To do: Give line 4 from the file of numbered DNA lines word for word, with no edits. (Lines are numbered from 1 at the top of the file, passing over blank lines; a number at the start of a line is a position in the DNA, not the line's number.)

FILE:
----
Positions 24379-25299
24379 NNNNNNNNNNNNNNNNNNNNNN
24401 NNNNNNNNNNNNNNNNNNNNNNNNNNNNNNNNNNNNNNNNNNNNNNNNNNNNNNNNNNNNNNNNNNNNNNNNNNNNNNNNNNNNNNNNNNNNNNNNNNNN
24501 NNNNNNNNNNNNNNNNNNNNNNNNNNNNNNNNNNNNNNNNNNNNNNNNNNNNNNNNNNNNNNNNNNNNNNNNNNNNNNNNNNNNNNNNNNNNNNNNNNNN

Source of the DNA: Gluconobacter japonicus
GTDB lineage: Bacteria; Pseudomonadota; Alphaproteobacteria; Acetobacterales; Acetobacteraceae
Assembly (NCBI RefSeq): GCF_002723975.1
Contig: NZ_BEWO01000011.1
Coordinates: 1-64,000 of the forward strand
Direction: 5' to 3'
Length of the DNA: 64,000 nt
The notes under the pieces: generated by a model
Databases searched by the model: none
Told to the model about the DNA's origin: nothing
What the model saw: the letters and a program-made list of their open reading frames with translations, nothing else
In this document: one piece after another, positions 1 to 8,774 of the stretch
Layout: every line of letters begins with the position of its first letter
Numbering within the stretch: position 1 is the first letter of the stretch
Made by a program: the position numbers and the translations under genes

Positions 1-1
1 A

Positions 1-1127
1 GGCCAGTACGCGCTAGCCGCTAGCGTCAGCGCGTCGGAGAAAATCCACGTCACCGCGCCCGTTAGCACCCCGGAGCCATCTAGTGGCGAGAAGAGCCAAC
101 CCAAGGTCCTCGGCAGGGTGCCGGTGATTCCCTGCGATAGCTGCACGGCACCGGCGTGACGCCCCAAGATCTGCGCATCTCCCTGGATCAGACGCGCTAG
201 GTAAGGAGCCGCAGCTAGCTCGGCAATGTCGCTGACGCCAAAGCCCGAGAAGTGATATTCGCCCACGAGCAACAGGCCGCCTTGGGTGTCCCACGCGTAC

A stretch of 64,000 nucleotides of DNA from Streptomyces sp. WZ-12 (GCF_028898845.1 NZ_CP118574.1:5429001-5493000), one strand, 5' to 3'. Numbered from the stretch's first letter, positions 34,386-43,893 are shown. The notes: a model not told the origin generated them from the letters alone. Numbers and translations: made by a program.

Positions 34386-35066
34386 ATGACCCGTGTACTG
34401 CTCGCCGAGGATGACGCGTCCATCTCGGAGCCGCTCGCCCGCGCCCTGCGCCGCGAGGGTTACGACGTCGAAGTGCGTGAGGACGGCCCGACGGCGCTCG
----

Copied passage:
24501 NNNNNNNNNNNNNNNNNNNNNNNNNNNNNNNNNNNNNNNNNNNNNNNNNNNNNNNNNNNNNNNNNNNNNNNNNNNNNNNNNNNNNNNNNNNNNNNNNNNN